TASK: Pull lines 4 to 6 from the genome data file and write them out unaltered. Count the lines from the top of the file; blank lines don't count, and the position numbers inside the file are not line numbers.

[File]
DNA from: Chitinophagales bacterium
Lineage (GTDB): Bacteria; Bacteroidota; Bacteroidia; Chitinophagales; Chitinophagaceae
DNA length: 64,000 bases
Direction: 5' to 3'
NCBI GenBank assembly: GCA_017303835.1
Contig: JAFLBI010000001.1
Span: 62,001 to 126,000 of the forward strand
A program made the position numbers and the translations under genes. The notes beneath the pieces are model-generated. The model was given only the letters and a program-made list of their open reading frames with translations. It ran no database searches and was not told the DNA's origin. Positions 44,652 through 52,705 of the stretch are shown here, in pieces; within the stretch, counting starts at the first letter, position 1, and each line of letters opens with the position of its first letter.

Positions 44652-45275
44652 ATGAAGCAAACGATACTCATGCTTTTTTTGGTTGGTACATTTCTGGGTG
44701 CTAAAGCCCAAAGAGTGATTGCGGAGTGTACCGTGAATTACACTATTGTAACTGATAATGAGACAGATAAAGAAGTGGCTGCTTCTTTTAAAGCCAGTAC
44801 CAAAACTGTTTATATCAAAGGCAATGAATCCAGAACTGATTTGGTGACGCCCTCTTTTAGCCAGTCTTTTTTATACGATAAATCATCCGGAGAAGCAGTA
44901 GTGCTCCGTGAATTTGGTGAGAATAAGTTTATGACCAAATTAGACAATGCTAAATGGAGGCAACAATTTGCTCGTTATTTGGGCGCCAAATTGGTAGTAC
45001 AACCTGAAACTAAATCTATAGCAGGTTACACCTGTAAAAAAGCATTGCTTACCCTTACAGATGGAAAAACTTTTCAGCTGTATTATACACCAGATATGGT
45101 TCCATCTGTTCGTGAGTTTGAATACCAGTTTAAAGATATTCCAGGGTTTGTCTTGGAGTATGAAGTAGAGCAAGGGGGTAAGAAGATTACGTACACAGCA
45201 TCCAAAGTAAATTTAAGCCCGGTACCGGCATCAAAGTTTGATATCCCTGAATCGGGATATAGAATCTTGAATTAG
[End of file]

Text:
Direction: 5' to 3'
NCBI GenBank assembly: GCA_017303835.1
Contig: JAFLBI010000001.1